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EARTHLY POWERS by Anthony Burgess Kirkus Star


by Anthony Burgess

Pub Date: Dec. 1st, 1980
ISBN: 1609450841
Publisher: Simon & Schuster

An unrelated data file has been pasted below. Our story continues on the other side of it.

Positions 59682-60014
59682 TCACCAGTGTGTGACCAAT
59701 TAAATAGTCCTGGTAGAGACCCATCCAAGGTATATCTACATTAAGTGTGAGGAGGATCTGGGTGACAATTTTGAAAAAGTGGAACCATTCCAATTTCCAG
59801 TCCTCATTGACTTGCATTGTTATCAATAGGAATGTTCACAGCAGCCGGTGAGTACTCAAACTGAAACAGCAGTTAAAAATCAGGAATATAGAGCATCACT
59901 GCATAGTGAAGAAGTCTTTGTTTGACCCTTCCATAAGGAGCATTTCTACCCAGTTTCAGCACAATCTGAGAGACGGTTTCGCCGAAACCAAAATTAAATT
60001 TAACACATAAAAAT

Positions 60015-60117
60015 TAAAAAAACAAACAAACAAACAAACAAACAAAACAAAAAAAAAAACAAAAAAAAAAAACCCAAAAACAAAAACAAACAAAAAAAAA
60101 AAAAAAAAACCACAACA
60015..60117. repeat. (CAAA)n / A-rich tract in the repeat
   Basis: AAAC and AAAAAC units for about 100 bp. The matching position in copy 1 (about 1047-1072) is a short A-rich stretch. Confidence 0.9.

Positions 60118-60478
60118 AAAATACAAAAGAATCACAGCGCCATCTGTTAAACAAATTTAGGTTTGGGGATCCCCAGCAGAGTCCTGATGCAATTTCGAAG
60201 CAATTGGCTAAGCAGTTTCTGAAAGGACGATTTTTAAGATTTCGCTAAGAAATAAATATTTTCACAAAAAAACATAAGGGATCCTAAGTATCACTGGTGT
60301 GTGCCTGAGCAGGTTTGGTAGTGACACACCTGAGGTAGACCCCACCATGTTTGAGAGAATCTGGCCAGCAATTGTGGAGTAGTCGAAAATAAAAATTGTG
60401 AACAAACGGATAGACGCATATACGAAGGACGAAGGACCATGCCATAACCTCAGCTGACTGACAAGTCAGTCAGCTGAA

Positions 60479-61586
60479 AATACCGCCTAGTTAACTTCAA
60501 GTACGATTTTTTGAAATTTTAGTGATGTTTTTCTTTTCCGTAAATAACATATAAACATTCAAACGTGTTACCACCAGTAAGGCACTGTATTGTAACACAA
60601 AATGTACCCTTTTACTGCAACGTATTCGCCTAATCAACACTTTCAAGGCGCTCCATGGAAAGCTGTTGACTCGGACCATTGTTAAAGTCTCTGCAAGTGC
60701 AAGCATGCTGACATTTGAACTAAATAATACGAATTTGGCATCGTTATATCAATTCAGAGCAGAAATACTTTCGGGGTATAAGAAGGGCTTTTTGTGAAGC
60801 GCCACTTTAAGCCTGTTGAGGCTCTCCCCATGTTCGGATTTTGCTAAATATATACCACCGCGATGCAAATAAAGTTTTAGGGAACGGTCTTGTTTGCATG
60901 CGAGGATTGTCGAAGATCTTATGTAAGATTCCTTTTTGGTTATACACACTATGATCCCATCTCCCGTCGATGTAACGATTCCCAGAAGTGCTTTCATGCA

Much too, long and just as loosely assembled as his other recent novels, Burgess' latest black-comic variation on man's sin and God's cruel tricks does have, however, an engagingly grandiose design: the life of homosexual, lapsed-Catholic Kenneth Toomey—a popular, second-rate novelist/playwright whose dates (1890-1971) and connections embrace most of the sexual, artistic, and religious pressure points of the century's first half. Approximately 75% Maugham, 15% Coward, and 10% Waugh, Toomey begins his narration at age 81—when, self-exiled in Malta and wrangling with his latest lover-secretary, he's asked to support the canonization of the late Pope Gregory XVII with a written recollection of one of the Pope's miracles. A book-length flashback then ensues, of course, starting with Toomey at 26, unsuccessfully "trying to reconcile my sexual urges with my religious faith." Dumped by a smarmy, mincing poet (a lifelong nemesis), threatened with scandal over an affair with a married actor, and depressed by his mother's horror at his homosexuality, Toomey leaves London for Europe—where he falls in with the rich Campanati brothers: anti-prohibition businessman Rafaelle, who'll be a Mafia victim in the US; hack composer Domenico, who'll marry Toomey's sister Hortense and (wisely) sell out to Hollywood; but, above all, fat Carlo, a gluttonous, gambling, devout exorcist-priest with whom Toomey debates the matter of free will. And when Toomey find true love with a doctor in Kuala Kangsar who gets fatally cursed by a native Satanist, it's Carlo who magically appears for an exorcism—an impressive, though futile, performance . . . soon followed by Carlo's miracle cure of a dying child in a Chicago hospital. From the Thirties on, however, the novel becomes more lazily episodic, a parade of global and personal calamities to parallel the climbs of Toomey and anti-fascist Carlo (who's out to "make Pope"): the Campanatis' mother dies while trying to assassinate Himmler (who's saved, embarrassingly, by Toomey); Toomey attempts to rescue an Austrian Nobel-winner but merely winds up on German radio sounding pro-Nazi (like poor P.G. Wode-house); Hortense, now with a black lesbian lover, loses an eye in a freak accident. And after Carlo does make Pope in 1958, becoming ecumenical Gregory XVII, family woes escalate: Hortense's anthropologist son is killed by African terrorists (the murder is later linked to the natives' wayward embrace of Catholicism!); her lover dies in agony; and her granddaughter dies in a Jonestown-like mass suicide led by guru Godfrey Manning . . . who turns out to have been that child whom Carlo miraculously healed years ago in Chicago!! So much for miracles—and free will—and life—is what pessimist Burgess (a professed "renegade Catholic") once again seems to be saying; and that one-note theme is hardly resonant enough to round out the sketchy characterization and daffy plotting here. Still, Toomey is an ideal Burgess narrator—bitchy, erudite, wordplaying—and his involvements with America, academia, opera, musicals, and literature (boozy Joyce, smelly Forster, Havelock Ellis, Kipling, a censorship trial in which Toomey finally comes out of the closet), inspire slashing put-downs, wicked parodies, and splendidly whimsical allusions of all sorts. Despite all the issues and debates, then: an essentially skin-deep entertainment, chiefly for savvy Anglophiles and theologically inclined littÉrateurs, which—as Toomey says of his own work—takes unprofound material and manages "to elevate it through wit, allusion and irony to something like art.